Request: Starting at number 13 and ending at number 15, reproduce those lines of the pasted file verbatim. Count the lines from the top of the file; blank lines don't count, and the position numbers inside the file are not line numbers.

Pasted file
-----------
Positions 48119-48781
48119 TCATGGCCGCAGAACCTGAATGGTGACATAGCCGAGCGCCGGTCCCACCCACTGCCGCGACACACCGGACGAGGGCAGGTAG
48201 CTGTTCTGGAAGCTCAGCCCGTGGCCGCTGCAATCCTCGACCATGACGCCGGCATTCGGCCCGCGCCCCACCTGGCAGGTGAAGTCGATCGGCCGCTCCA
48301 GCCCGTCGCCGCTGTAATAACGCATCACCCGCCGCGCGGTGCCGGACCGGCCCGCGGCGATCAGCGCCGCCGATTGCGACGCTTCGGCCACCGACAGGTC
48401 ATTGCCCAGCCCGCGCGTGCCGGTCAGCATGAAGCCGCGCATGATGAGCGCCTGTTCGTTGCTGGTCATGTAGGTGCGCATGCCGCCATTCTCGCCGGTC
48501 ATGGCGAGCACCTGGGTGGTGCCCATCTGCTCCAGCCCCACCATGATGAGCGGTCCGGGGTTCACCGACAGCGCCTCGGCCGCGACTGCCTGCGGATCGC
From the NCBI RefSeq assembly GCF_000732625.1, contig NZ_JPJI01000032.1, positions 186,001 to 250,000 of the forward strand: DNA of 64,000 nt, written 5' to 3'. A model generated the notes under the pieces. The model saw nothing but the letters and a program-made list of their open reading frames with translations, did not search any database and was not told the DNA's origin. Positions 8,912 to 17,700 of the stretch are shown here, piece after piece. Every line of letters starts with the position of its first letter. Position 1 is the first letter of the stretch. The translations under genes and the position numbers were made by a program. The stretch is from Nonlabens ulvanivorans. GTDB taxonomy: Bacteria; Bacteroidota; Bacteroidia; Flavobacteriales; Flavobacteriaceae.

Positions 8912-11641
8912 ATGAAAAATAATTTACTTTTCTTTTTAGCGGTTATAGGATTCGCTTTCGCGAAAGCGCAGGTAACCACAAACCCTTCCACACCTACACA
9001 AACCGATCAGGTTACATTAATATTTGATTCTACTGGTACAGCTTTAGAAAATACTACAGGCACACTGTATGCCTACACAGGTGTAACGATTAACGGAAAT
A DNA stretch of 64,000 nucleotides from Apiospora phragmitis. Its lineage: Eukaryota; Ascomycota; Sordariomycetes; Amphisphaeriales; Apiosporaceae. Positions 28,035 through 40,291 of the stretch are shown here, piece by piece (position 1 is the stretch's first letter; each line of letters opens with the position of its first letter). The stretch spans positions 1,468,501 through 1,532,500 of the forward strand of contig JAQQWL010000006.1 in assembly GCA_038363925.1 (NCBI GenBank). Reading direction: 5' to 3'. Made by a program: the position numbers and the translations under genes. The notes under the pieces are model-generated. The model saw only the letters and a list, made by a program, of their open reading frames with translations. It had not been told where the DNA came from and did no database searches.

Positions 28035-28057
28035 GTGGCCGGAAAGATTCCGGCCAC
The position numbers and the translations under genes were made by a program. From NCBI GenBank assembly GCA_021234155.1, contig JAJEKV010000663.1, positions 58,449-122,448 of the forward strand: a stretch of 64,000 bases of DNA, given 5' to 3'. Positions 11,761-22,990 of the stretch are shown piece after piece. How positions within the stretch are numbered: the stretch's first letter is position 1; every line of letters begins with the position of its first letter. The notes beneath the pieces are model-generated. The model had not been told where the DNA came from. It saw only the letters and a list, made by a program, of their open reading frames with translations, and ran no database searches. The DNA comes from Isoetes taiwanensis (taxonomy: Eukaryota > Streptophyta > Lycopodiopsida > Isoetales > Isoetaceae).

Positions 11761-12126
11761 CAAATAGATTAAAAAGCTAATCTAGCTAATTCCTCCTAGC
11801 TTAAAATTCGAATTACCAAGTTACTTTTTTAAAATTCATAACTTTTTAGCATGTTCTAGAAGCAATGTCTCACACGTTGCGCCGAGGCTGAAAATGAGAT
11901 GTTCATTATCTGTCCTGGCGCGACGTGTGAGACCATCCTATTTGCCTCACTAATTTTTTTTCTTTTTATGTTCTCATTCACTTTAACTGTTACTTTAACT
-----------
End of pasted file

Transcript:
28035 GTGGCCGGAAAGATTCCGGCCAC
The position numbers and the translations under genes were made by a program. From NCBI GenBank assembly GCA_021234155.1, contig JAJEKV010000663.1, positions 58,449-122,448 of the forward strand: a stretch of 64,000 bases of DNA, given 5' to 3'. Positions 11,761-22,990 of the stretch are shown piece after piece. How positions within the stretch are numbered: the stretch's first letter is position 1; every line of letters begins with the position of its first letter. The notes beneath the pieces are model-generated. The model had not been told where the DNA came from. It saw only the letters and a list, made by a program, of their open reading frames with translations, and ran no database searches. The DNA comes from Isoetes taiwanensis (taxonomy: Eukaryota > Streptophyta > Lycopodiopsida > Isoetales > Isoetaceae).

Positions 11761-12126